FROM MILES of new bike lanes to the ambitious bike-sharing program he announced late last month, Mayor Menino and his administration are taking big, tangible steps to make cycling a real transportation option in Boston. These efforts are heartening to cycling buffs, environmentalists, health advocates, and all those who believe that too many cars threaten the quality of life in crowded urban urban neighborhoods.
And yet the tangible steps aren’t enough; the city must also work to cultivate the good habits, among bicyclists as well as motorists, that will allow both types of vehicles to coexist.
Unlike cities in Europe with more bike commuters and fewer cars, and unlike Minneapolis and some other US cities, Boston isn’t entirely safe for riders. Boston’s roads weren’t built with bikers in mind, and the city has its fair share of aggressive drivers. That’s why Menino should accompany his biking efforts with a city-wide education program. It should promote vigilance among motorists, who need to be prepared for more bikers on already busy streets. The campaign must also teach cyclists where they can go safely, how to navigate around cars, and why they need bells, reflective clothing, and well-fitting helmets.
More than a casual safety check, such education is necessary if the city is to encourage more inexperienced cyclists to take to the roads. The US Department of Transportation reports that there were 630 bicycle-related deaths and 51,000 injuries nationwide in 2009. And Boston has had its own string of high-profile crashes, including the death of a 74-year-old commuter earlier this year, and two deaths last year.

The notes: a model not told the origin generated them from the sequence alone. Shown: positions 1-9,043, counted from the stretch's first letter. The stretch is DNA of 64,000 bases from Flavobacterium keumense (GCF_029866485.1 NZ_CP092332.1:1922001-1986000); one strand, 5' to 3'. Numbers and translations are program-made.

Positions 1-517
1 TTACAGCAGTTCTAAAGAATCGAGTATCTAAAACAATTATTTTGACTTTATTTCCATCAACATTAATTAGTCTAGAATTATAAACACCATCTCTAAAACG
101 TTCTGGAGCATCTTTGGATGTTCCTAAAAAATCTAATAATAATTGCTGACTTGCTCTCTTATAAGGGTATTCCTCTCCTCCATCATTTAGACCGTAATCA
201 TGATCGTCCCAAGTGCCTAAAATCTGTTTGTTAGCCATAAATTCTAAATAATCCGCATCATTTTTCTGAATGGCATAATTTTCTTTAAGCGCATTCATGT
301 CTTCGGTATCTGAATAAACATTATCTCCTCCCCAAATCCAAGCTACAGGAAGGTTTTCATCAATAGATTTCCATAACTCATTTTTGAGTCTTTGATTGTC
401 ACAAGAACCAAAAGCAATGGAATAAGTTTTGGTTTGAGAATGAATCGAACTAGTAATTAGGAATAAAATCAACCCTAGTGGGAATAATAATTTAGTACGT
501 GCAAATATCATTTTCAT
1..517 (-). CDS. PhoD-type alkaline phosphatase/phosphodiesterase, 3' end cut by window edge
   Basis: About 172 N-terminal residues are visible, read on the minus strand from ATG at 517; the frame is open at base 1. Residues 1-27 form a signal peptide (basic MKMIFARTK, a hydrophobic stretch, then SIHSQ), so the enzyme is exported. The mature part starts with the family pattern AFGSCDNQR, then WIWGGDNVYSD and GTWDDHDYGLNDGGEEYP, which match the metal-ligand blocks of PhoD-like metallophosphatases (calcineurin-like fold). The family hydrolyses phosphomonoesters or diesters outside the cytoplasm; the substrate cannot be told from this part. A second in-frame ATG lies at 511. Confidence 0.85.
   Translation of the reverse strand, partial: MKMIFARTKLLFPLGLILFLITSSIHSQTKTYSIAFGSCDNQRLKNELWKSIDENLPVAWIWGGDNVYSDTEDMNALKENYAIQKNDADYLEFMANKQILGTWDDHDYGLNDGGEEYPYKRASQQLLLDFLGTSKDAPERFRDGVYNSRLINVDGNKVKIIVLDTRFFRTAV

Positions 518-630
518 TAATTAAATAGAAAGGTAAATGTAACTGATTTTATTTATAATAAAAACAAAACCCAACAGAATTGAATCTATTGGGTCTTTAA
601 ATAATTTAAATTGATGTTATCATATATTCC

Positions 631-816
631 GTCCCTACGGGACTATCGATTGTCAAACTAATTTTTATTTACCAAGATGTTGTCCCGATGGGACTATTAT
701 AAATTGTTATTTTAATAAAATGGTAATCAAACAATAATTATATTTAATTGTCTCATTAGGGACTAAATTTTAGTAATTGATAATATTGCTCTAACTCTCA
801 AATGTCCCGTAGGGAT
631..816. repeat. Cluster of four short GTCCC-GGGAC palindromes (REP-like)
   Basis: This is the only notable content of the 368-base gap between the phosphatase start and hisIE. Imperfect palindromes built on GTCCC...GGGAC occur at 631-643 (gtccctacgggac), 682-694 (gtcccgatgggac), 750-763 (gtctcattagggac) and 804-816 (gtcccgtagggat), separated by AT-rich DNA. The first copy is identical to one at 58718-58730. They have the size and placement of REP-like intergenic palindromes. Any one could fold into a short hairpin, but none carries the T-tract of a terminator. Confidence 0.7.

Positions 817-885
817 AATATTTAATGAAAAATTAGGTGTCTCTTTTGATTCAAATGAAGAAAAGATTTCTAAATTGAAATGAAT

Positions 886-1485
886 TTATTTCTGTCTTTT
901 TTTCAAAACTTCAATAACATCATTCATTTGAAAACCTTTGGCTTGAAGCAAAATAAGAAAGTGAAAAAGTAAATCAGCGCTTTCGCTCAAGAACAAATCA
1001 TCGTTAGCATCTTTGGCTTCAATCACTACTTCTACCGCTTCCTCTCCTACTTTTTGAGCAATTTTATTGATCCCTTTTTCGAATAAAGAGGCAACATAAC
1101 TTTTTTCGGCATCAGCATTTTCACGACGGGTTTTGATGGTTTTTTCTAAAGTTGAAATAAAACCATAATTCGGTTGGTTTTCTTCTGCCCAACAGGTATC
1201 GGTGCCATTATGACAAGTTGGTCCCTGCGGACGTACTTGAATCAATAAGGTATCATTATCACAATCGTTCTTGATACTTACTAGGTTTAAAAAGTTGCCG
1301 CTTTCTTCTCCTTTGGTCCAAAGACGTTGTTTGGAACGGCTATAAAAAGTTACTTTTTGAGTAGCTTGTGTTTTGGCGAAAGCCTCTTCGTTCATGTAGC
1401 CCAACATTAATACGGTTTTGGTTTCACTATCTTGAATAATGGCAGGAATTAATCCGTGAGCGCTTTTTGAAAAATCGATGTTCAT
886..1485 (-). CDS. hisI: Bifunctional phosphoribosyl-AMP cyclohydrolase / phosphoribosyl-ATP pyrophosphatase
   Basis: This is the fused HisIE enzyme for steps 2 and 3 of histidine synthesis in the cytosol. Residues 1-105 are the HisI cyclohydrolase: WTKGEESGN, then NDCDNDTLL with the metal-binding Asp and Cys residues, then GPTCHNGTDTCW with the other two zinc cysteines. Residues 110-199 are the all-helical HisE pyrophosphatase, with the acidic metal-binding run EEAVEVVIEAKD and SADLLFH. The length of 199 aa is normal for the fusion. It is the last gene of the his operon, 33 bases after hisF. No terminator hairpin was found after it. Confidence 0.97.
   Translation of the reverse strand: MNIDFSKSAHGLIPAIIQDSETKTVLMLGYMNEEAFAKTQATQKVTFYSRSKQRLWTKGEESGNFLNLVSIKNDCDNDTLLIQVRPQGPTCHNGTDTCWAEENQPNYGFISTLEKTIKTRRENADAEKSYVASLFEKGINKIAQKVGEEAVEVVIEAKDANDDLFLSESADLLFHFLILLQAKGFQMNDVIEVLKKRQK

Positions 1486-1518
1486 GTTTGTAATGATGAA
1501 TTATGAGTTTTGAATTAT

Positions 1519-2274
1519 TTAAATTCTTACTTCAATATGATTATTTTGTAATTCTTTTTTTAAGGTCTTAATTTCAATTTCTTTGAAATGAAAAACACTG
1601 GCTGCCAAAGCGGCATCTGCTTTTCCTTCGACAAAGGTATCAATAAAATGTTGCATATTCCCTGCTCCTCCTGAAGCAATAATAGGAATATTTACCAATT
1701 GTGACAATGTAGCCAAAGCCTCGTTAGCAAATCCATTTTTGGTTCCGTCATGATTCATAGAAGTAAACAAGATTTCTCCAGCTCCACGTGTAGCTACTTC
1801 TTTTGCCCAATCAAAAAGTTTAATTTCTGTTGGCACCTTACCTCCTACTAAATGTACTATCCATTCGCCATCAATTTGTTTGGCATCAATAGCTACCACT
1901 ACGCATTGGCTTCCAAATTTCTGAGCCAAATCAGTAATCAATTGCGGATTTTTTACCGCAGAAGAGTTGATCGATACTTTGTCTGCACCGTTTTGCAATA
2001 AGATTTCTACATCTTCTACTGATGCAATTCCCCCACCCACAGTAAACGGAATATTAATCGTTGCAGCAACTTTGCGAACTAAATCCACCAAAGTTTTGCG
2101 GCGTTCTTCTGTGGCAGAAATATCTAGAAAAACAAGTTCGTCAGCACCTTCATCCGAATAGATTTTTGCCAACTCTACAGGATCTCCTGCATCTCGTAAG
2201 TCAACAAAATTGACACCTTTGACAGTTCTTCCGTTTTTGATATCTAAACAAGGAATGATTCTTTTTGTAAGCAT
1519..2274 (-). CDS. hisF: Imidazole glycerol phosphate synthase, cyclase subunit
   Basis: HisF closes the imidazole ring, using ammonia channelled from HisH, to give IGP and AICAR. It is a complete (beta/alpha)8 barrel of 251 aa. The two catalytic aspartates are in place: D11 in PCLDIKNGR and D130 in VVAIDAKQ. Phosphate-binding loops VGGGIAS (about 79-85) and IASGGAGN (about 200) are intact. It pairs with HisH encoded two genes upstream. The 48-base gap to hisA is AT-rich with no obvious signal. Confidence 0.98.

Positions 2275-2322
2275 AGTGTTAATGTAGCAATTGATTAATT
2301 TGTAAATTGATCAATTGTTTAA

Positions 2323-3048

According to Nicole Freedman, Boston’s director of bicycle programs, the city plans to send instructors to some of the new bike-rental kiosks to answer riders’ questions and offer advice on buying proper gear. The city should expand that program to include frequent in-person bike safety lessons at locations around town, as well as online classes bikers should complete before taking to the streets.
Special bike lanes have made many streets safer. In the past four years the city has installed over 35 miles of new bike lanes, and Freedman recently announced another lane along a busy stretch of Massachusetts Avenue. When completed, the new lane will tie together a network of bike lanes stretching from Milton through Boston to Cambridge.
Then again, when the city installed a pilot lane in Allston last year, one biker took a video of an SUV barreling through the bike-only corridor. Although no one was hurt, the incident made it clear that lanes alone don’t guarantee safety.
In other American cities the arrival of bike-sharing programs became watershed moments — when previously bike-wary cities finally embraced their two-pedaled commuters. Some studies indicate that by simply increasing bike ridership, cities naturally lower the number of bike-related accidents; higher visibility is a powerful safety tool.
Still, Boston faces unique challenges — including its own entrenched car culture. If increased bike ridership causes a spike in bike-related injuries and fatalities, the city’s initiatives will be doomed. By helping to establish the city’s new bike-share program, the mayor has guaranteed that more casual riders will join committed, experienced cyclists on Boston’s roads. Now he must do more to guarantee everyone’s safety.